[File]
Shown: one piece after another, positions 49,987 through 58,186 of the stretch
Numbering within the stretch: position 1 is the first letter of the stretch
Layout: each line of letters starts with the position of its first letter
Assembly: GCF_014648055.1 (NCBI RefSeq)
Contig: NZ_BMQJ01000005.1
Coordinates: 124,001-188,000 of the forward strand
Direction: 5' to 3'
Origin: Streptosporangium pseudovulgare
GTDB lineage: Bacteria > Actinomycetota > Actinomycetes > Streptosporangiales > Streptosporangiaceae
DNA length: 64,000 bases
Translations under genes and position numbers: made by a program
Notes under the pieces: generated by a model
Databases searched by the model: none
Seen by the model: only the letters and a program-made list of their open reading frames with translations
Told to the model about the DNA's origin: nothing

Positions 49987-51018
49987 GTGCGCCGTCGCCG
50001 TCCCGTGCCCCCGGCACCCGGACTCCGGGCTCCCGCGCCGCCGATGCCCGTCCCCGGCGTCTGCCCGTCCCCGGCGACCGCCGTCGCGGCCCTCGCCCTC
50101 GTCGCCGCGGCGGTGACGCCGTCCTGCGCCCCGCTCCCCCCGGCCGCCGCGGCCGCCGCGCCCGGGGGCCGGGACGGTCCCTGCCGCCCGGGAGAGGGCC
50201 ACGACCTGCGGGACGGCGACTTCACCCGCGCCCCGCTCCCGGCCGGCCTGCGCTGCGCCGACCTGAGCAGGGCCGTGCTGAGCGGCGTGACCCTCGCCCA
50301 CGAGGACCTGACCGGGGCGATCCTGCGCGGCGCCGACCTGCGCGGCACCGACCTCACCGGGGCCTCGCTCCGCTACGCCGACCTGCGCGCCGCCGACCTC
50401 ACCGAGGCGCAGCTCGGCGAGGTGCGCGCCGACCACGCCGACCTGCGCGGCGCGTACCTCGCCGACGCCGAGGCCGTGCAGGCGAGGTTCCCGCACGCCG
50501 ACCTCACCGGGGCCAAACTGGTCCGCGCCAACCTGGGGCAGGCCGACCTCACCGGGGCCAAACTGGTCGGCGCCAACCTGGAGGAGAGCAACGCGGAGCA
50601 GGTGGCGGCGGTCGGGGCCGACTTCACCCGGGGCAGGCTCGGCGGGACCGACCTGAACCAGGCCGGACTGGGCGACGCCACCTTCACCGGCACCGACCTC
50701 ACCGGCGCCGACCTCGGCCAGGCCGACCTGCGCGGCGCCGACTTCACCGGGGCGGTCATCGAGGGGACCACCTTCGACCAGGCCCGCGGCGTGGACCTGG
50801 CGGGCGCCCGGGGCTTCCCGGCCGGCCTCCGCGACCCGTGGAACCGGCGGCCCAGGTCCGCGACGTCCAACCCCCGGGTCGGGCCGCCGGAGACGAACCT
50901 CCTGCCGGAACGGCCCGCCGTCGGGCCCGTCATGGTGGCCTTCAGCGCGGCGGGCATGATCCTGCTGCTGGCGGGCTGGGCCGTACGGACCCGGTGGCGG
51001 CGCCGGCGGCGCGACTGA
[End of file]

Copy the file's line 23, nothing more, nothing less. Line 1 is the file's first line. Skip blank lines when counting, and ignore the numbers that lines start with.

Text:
50501 ACCTCACCGGGGCCAAACTGGTCCGCGCCAACCTGGGGCAGGCCGACCTCACCGGGGCCAAACTGGTCGGCGCCAACCTGGAGGAGAGCAACGCGGAGCA